10. The balloon catheter of claim 1, wherein the control means includes a control wire extending between the distal end of the catheter tube and the actuator supported by the housing, the actuator being movable between first and second positions, the distal end portion of the catheter tube being deflected when the actuator is moved from the first to the second position.
11. The balloon catheter of claim 10, wherein the actuator comprises a lever pivotally mounted on the housing.
12. The balloon catheter of claim 10, wherein the actuator comprises a member which is slidably mounted on the housing.
13. The balloon catheter of claim 12, wherein the member includes a finger actuated projection thereon.
14. The balloon catheter of claim 12, wherein the member comprises a ring coaxial with the catheter tube and having an annular surface which can be finger actuated at any position around the catheter tube.
15. The balloon catheter of claim 14, wherein the ring is located at a distal end of the housing.
16. The balloon catheter of claim 5, further comprising a second lumen extending from the housing and through the catheter body, the control wire passing through the second lumen.
17. The balloon catheter of claim 16, wherein the first and the second lumen are lumens of a bifilar tube.
18. The balloon catheter of claim 16, wherein the first and the second lumen are lumens of separate tubes.
19. The balloon catheter of claim 5, wherein the control wire includes an integral loop formed at a distal end thereof, the loop being adhesively bonded to the tip of the catheter body such that the loop surrounds the guidewire lumen.
20. The balloon catheter of claim 1, wherein the distal end of the catheter includes a metal tube, a plastic tube surrounding the metal tube with a distal portion of the plastic tube extending beyond a distal end of the metal tube, and a helical spring surrounding the plastic tube with a proximal end of the helical spring positioned adjacent the distal end of the metal tube.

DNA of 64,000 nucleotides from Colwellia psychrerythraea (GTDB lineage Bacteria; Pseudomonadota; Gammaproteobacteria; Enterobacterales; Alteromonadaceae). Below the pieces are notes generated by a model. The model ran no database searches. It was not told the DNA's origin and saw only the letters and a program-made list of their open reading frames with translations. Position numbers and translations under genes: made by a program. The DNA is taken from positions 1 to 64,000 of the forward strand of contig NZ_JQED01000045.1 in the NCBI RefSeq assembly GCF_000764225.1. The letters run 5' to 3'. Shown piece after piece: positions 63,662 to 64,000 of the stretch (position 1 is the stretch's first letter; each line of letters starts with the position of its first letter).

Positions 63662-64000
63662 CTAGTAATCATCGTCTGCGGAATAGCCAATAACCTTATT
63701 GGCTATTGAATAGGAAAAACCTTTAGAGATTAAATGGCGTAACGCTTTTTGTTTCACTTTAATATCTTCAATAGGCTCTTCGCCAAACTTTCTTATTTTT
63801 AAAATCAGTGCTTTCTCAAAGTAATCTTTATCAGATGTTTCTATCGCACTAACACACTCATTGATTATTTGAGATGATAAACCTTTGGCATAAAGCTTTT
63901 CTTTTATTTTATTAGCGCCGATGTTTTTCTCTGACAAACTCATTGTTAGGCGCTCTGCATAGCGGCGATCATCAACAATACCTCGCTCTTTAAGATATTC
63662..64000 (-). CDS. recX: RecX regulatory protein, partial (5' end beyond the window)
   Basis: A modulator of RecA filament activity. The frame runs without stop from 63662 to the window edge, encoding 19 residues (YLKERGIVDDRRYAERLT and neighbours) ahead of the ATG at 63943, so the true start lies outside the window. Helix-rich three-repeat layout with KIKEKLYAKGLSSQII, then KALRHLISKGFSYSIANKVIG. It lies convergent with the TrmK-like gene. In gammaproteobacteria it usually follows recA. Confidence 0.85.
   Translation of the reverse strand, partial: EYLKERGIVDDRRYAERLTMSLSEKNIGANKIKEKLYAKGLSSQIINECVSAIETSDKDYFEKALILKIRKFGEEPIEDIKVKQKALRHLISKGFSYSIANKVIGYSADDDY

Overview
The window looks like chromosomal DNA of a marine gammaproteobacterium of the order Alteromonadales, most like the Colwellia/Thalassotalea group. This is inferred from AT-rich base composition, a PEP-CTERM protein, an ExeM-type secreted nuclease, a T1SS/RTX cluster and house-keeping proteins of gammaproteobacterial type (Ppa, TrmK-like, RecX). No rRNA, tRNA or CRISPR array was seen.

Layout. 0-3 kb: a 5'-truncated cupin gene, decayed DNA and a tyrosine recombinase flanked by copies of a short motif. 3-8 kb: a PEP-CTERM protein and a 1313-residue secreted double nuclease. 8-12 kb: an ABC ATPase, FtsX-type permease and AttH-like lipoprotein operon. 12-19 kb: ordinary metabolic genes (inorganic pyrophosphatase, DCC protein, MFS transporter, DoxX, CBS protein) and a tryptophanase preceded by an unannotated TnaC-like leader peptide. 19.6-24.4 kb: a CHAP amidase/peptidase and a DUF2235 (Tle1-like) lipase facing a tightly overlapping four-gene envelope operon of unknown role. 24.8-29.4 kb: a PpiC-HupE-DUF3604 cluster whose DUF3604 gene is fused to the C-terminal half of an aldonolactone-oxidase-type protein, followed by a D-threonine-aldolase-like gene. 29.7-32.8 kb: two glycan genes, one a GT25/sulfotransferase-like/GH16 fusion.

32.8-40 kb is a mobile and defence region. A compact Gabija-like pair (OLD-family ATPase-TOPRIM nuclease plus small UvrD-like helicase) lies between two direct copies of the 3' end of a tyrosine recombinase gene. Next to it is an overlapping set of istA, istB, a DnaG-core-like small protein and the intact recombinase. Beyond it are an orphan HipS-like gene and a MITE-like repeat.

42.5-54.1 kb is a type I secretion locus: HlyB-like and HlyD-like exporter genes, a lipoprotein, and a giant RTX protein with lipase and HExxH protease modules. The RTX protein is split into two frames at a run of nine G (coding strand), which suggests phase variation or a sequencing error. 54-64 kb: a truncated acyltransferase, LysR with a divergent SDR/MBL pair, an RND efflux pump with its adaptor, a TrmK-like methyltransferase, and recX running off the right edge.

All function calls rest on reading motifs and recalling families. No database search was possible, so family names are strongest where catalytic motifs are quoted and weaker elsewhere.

21. The balloon catheter of claim 20, wherein the balloon is supported on the distal portion of the plastic tube with a proximal end of the balloon positioned adjacent distal end of the spring.
22. The balloon catheter of claim 1, further comprising a second lumen extending from the housing and through the catheter body and through the distal end of the catheter body, said coupling means passing through the second lumen.
23. A balloon catheter comprising:
a catheter tube having a bendable distal end portion;
an inflatable balloon at the distal end of the catheter tube;
a housing providing a handle on the proximal end of the catheter tube;
a fluid passageway extending between the balloon and the handle housing;
articulation means supported on the handle housing for bending the distal end portion of the catheter tube, the articulation means including an actuator supported by the housing and coupling means connecting the actuator and said distal end portion;
a first lumen extending through the handle housing, through the catheter body and through the distal end of the catheter body, said first lumen providing a passage through the catheter body for a guidewire or contrast fluid; and
an inflation device supported within the handle housing to pressurize a fluid medium in the fluid passageway for inflation of the balloon, the inflation device having a resilient distendable fluid container in fluid communication with the fluid passageway and manually operable means supported by the housing to apply pressure to the fluid container to pressurize the fluid medium.
24. The balloon catheter of claim 23, wherein the inflation device includes a resilient means to bias the fluid container in the distended condition, and the manually operable means includes an element displaceable between first and second positions, the fluid container being pressed when the element is moved from the first to the second position to pressurize the fluid medium in the fluid passageway.
25. The balloon catheter of claim 24, wherein the displaceable element is rotatable from a first angular orientation to a second angular orientation, the element being lockable in the second position when the element is in the first angular orientation and the element being free to return to the first position when the element is in the second angular position.